MEMORANDUM AND ORDER
LEONARD D. WEXLER, District Judge.
Before the Court is the motion of Plaintiffs Noel Velasquez ("Velasquez") and Carlos Rivera ("Rivera") (collectively, "Plaintiffs") seeking class certification under Rule 23 of the Federal Rules of Civil Procedure ("Fed.R.Civ.Pro.") on Plaintiffs' claims for failure to pay overtime as required by New York law.1 Plaintiffs' claims for failure to pay overtime under the Fair Labor Standards Act, 29 U.S.C. § 207, et seq. ("FLSA") were conditionally certified by order of Magistrate Judge A. Kathleen Tomlinson on May 19, 2014.2 For the reasons that follow, Plaintiffs' motion for class certification is denied.
I. Factual Background
The following facts are taken from the complaint, court filings, and the parties' submissions in connection with this motion. Plaintiffs' complaint was first filed on August 12, 2011, containing individual, collective and class allegations for alleged violations of federal and state law. DE, at 1: Complaint ("Cmplt."), ¶¶ 1-2. According to the complaint, Plaintiffs were employed as sales associates for the Defendant corporate entities at certain store locations selling cell phones, cell phone services and cell phone accessories. Cmplt, at ¶ 32, 35-37, 45-47. Plaintiff Velasquez began working for Defendants3 as a full time employee in the store location on Main Street in Port Washington in January 2008 and was paid $10.00 per hour until April 17, 2010, when he was paid $11.50 per hour. Affidavit of Noel Velasquez ("Velasquez Aff."), at ¶¶ 1,2,6. Even when he worked over forty (40) hours per week, he was compensated his straight rate of pay. Velasquez Aff., ¶ 8; Affirmation of S. Tito Sinha ("Sinha Aff."), Exhibit (Ex.") E: Velasquez Time sheets showing hours worked each day, and Ex. F: Velasquez Payroll Journal showing Velasquez' pay each week. He states that he typically worked 5 or 6 days per week, usually forty-five (45) to sixty (60) hours per week. Velasquez Aff., ¶ 4. Velasquez avers that other sales representatives working at his location and the other Port Washington location also were not paid overtime when they worked over forty (40) hours in a given week, and he understood that to be Defendants' policy. Velasquez Aff., ¶ 9-13. Velasquez also states he, like the other sales associates, earned commissions, and his commission payments were less than 50% of his earnings. Veslasquez Aff., ¶ 14; Sinha Aff., Ex. J: Velasquez' Commission Records.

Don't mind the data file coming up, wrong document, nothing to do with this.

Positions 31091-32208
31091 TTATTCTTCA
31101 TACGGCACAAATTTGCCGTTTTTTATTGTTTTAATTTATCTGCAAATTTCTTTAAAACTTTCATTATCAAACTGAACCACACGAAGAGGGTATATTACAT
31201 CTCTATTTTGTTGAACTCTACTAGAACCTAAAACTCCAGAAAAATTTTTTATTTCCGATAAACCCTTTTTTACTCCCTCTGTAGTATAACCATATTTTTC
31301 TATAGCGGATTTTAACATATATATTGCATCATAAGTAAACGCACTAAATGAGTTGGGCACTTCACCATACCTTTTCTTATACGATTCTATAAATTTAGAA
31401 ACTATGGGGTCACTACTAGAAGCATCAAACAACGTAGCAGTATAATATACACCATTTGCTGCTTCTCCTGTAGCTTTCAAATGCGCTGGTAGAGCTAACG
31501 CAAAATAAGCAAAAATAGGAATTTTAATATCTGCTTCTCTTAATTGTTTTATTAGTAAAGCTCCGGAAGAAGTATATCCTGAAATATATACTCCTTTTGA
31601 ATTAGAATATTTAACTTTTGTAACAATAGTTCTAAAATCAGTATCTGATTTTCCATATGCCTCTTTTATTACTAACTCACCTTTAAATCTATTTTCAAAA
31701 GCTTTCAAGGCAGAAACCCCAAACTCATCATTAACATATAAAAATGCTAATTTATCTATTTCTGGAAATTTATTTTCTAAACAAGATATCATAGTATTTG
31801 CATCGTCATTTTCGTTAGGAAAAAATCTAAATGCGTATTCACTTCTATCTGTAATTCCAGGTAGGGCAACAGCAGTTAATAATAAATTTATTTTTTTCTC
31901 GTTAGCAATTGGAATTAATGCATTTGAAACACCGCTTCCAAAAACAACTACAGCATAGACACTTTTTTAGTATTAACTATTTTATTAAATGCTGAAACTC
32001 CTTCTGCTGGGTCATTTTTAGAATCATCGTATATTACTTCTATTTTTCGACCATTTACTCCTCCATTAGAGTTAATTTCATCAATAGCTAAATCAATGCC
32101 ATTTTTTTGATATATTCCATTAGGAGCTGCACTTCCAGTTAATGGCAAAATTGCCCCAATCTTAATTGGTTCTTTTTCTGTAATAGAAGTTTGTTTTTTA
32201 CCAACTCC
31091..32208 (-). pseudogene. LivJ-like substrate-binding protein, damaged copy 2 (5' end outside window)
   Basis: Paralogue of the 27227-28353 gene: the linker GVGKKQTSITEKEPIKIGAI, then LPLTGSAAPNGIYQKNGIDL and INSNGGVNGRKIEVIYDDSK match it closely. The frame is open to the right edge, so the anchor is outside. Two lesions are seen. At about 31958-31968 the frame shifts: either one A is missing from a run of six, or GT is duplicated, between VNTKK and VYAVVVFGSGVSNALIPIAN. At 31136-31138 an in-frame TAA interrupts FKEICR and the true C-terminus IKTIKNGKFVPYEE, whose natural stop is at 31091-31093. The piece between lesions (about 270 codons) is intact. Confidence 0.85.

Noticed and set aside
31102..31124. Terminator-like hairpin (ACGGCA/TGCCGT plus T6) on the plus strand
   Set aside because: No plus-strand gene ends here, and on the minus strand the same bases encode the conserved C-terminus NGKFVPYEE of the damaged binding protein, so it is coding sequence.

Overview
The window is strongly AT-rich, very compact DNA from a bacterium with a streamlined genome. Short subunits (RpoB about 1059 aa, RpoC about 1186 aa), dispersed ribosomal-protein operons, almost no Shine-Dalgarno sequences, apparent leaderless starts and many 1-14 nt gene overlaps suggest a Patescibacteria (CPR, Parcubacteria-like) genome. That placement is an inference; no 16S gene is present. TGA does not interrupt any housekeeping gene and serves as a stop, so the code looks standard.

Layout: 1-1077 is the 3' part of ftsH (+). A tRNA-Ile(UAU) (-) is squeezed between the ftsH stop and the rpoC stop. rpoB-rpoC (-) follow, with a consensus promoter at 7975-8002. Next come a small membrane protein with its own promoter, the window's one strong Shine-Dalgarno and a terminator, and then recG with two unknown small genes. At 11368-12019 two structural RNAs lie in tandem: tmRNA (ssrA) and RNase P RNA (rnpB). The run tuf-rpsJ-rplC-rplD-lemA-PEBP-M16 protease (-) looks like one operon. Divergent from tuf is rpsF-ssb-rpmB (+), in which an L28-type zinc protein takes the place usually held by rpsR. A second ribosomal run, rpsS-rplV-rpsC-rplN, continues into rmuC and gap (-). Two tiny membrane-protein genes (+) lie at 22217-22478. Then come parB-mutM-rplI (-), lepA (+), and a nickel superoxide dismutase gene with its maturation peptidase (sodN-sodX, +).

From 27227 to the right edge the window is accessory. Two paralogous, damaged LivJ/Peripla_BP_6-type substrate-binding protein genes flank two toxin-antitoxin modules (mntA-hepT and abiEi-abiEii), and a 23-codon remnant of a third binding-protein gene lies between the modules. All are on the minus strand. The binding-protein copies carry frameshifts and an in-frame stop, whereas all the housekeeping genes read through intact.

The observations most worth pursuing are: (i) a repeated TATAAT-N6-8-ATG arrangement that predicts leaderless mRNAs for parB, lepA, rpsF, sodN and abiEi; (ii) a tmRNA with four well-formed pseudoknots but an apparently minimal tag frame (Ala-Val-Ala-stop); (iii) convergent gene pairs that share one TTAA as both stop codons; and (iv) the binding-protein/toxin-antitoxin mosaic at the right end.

Plaintiff Rivera worked as a sales associate at the Port Washington Boulevard location in Port Washington. He earned $9.00 per hour for the entire time he was employed by Defendants, from May 2009 until he was terminated in April 1, 2011. Affidavit of Carlos Rivera ("Rivera Aff."), ¶ 1,2,3,5. He was also not paid overtime when he worked more than forty (40) hours per week, and was merely paid his straight rate of pay for those hours. Rivera Aff., ¶ 6-7; Sinha Aff., Ex. L: Rivera's Time sheets showing hours worked each day, and Ex. O: Rivera's Payroll Journal showing Rivera's pay each week. He avers that he worked on average fifty (50) to sixty (60) hours per week, and sometimes as much as seventy (70) hours per week. Rivera Aff. ¶ 4. Other sales associates he knew at his and other locations were also not paid overtime when they worked over forty (40) hours per week, and he understood that to be Defendants' practice. Rivera Aff., ¶ 8-13. He states that his commission payments were less then 50%, and were generally 1/3 of his earnings. Rivera Aff., ¶ 13; Sinha Aff., Ex.: P: Rivera's Commission Payments.